Popular legend has it that the Roman Emperor Nero played the fiddle (a colloquial term for the violin) during the Great Fire of Rome in AD 64. This story has given rise to the idiom "fiddling while Rome burns", which means to occupy oneself with unimportant matters and neglect priorities during a crisis (see previous post).
In this cartoon from The Sun, Andy Davey portrays Italian Prime Minister (but not for much longer) Silvio Berlusconi as the Emperor fiddling while Rome burns, a metaphor for the Cavaliere's failure to take decisive action to combat Italy's rapidly worsening debt crisis, distracted as he is by corruption trials and sex scandals (hence the bevy of beautiful maidens fleeing the flames).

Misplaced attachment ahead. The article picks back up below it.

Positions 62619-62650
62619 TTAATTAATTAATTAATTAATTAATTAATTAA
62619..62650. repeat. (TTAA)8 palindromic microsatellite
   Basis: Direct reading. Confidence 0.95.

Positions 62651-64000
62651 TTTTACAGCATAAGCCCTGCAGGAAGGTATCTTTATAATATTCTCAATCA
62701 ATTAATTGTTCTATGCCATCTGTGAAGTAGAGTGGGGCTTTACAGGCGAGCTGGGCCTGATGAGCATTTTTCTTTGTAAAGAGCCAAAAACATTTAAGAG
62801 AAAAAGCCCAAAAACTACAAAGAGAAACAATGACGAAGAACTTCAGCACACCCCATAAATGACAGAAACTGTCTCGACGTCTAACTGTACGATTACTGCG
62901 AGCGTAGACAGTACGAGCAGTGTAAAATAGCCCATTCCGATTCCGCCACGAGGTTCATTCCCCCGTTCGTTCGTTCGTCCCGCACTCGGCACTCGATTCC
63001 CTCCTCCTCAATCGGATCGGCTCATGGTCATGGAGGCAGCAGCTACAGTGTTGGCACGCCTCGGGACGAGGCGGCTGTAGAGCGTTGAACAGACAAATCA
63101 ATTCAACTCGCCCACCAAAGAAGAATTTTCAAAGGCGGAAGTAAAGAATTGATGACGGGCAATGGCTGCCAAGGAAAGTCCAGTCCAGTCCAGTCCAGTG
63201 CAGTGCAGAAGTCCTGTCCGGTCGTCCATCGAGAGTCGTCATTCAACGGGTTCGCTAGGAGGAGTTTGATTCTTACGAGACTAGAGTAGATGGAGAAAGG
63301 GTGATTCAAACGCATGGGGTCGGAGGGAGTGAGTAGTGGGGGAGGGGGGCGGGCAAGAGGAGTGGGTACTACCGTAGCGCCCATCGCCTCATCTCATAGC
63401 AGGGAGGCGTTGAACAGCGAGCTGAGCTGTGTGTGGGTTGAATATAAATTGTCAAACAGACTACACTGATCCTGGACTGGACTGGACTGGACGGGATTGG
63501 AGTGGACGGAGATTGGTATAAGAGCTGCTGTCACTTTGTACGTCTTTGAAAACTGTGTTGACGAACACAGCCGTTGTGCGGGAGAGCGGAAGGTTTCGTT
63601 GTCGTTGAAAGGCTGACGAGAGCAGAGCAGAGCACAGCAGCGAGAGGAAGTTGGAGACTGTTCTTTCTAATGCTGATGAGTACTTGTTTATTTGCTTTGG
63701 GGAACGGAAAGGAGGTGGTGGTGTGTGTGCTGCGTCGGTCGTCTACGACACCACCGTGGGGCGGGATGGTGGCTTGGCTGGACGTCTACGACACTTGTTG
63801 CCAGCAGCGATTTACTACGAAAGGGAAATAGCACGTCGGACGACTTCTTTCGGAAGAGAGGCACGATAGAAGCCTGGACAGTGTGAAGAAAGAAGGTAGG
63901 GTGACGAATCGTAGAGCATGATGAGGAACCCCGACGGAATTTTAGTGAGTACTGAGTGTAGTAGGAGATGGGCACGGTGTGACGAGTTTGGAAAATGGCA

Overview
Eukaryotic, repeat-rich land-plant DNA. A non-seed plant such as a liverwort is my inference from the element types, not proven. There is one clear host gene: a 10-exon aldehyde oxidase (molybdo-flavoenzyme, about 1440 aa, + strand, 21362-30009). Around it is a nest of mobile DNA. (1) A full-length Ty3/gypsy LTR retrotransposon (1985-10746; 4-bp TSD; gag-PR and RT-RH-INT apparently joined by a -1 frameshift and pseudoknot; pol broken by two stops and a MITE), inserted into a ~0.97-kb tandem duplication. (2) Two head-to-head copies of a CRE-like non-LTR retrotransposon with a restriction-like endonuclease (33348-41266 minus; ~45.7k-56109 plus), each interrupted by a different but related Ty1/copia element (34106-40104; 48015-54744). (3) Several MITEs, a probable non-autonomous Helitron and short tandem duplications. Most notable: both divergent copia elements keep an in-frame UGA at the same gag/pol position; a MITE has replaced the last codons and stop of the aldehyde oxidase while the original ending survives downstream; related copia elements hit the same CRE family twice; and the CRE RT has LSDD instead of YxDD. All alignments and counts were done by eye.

In informal English to fiddle also means 'to produce false results or records, in order to get money or other benefits'. • They all fiddle their taxes.
fiddle the figures/books/accounts: They accused the government of fiddling the unemployment figures.
In fact, Berlusconi has been accused of tax fraud and false accounting, which adds another possible layer of meaning to the cartoon.